Historical maps are colourful and compelling for many people. Geographers hold that maps are a way of introducing more context into our understanding of social patterns. Much intellectual effort now is aimed at figuring out how to better incorporate temporal and spatial contexts into our knowledge of social behaviour. However, if social action is a result of the various purposes and beliefs which individuals hold, then our social understanding, at least for some purposes, must become very local indeed.
Milton Friesen begins his recent article about mapping social fabric by discussing Jane Jacobs:
In the summer of 2010, I went on a month-long road trip with Jane Jacobs. She accompanied me in the form of her now-classic work, The Death and Life of Great American Cities ... I'd had a lifetime of opportunities to observe a significant number of villages, towns, cities, and landscapes across North America. But during that 2010 road trip I was challenged by the degree and kind of attention Jacobs gave to the invisible social fabric. When present, the social fabric of a city makes it a human habitation, but when it's thin or absent, city life devolves to the primal level of mere survival. Jacobs observed that the design and function of a city either enriched the human interaction and well-being of its citizens, or it warred against it. She especially lamented how often the latter was occurring in the face of postwar urban development in the beloved cities of her United States.
It should not come as a surprise, though, that the aggregated social science that is still practiced by government administrators, corporate managers, and property developers does no better job at mapping social fabric than it did in 1961 when Ms. Jacobs penned her manifesto criticizing modern urban development. The form of social science which developed between the First and Second World Wars focussed on vertical relations. It became dominant and universalized in the 1950s, diffused through the university expansion of the 1960s and '70s, and still captures the imagination of many through the identity politics of the last thirty years. These vertical relations are not concerned with relationships between actual people, but are constituted by the attributes of social class - income, education, religious affiliation, ethnicity, gender, and the like. Unlike the social physics of vertical relations where there are no spatial or temporal coordinates, the horizontal relationships of social action are always particular: the interaction of particular people at a particular geographical location at a particular moment in history. In this view, the cosmopolitanism of vertical relations cannot ever map social fabric which is constituted by the horizontal relationships of social action.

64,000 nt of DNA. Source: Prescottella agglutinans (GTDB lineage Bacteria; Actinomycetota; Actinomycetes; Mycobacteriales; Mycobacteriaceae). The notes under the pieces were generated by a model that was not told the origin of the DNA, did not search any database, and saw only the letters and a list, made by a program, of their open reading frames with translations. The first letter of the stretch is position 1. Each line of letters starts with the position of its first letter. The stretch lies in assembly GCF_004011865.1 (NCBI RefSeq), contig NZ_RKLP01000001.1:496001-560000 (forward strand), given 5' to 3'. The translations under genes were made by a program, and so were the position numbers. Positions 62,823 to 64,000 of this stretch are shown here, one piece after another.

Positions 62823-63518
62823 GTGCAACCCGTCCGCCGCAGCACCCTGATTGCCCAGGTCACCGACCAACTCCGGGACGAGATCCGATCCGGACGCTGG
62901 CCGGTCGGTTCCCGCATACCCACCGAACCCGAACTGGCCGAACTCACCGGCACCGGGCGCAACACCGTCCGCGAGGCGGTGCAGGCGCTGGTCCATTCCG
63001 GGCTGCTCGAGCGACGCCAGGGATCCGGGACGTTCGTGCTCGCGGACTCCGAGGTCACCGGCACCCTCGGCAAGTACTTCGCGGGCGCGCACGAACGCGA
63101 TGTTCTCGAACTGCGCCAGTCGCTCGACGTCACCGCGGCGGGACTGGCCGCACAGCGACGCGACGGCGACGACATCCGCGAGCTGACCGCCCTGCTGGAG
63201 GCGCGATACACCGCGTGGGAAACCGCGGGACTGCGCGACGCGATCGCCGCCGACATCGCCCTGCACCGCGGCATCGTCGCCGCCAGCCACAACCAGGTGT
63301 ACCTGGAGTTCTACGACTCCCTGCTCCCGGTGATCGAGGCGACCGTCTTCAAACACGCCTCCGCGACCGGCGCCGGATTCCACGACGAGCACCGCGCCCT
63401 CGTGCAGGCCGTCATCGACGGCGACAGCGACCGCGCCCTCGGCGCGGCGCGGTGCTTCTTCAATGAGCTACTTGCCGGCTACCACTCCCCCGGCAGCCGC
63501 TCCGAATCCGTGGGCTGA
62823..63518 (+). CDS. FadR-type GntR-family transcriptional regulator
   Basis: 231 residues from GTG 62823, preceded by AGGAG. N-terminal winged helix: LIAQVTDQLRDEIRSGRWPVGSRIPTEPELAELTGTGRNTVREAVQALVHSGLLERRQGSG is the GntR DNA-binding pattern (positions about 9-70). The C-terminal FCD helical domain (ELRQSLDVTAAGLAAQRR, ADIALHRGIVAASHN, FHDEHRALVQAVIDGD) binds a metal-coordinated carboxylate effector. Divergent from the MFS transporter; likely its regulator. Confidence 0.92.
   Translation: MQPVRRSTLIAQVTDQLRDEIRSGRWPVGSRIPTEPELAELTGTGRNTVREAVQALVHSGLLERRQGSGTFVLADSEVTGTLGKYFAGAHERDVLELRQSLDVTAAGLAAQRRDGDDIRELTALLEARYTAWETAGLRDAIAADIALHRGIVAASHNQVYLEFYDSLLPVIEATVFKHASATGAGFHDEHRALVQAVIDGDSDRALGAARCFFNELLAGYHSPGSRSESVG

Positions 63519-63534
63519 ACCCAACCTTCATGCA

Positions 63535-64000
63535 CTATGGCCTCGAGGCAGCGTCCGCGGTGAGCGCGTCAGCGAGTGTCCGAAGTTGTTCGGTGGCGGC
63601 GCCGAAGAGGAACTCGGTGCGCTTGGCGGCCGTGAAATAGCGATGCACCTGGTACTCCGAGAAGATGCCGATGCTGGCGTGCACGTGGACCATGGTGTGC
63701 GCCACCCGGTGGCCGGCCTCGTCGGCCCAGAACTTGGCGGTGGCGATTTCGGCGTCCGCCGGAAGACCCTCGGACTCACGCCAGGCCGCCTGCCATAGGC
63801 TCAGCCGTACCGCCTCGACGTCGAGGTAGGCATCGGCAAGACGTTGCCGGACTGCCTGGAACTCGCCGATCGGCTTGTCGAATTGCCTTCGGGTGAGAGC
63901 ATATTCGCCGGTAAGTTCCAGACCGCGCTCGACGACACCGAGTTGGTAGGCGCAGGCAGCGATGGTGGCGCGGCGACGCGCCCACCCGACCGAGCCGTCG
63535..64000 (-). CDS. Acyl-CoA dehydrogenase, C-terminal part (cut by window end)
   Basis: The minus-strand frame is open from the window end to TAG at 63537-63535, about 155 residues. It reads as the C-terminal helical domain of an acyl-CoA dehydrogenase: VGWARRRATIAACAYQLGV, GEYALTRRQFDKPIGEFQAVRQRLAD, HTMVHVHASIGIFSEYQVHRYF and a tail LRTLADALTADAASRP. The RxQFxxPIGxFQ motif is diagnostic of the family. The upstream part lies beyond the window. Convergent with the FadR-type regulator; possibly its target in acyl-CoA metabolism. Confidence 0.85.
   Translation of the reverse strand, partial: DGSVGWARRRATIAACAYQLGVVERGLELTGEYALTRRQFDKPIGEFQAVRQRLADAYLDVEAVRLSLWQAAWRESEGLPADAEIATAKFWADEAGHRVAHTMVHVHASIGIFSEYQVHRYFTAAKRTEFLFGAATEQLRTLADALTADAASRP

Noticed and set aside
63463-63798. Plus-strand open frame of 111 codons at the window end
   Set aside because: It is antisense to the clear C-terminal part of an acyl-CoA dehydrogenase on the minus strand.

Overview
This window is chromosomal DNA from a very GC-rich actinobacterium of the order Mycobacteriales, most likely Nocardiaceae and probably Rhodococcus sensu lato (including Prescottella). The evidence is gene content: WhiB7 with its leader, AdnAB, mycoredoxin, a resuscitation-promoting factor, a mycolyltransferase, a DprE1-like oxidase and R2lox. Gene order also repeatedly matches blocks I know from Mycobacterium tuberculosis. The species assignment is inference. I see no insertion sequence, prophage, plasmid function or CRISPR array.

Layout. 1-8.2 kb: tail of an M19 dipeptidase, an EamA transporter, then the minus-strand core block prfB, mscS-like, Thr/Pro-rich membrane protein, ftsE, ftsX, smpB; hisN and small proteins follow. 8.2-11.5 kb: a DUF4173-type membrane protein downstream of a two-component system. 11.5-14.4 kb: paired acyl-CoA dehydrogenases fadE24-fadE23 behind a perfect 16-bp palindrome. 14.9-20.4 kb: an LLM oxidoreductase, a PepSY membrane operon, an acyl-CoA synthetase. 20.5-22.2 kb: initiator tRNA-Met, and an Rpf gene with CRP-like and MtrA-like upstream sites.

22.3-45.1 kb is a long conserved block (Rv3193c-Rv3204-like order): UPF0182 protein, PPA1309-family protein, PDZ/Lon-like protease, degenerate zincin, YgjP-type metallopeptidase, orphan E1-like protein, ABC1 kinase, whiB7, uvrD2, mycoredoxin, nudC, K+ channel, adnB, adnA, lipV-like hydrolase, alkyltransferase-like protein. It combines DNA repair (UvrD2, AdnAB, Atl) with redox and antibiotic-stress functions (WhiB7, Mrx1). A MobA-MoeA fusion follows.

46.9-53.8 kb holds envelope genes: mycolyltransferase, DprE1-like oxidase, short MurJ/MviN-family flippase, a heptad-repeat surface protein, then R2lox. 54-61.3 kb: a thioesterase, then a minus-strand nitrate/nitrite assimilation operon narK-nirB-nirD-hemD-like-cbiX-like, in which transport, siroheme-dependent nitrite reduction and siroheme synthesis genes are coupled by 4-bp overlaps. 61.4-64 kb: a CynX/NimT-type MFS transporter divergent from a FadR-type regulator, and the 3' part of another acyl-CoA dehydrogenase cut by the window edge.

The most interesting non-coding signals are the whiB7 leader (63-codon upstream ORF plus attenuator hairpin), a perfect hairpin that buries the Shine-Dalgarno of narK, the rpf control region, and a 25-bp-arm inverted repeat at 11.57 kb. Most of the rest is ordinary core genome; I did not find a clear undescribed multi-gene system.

Work in the humanities and soft social sciences - historical studies, ethnography, literature, theology, and philosophy - has been our best vehicle for understanding social action. Workers in digital genealogy and historical geography, though, are now building other vehicles which may contribute to a better mapping of social fabric. Geography, by locating action in space, contextualizes it in another equally fundamental way to history which contextualizes time. We think, therefore, that Historical GIS which contextualizes both time and space is a tool which may be able to advance this kind of improved understanding of where we came from.
Over the course of several years, we build a prototype for a geo-genealogy infrastructure for the province, and are now - November, 2019 - opening it up to access. Initial working partnerships were formed with the Heritage Trust of Nova Scotia, the Genealogical Association of Nova Scotia, and the Durham Heritage Society. Several faculty at Dalhousie University - within the Business School, the GISciences Centre, and Faculty of Computer Science - also helped with this initial work. Subsequently, we reached out to other communities - the New Ross Historical Society and the Heatherton Development, Culture & Wellness Association to help us complete the prototype work.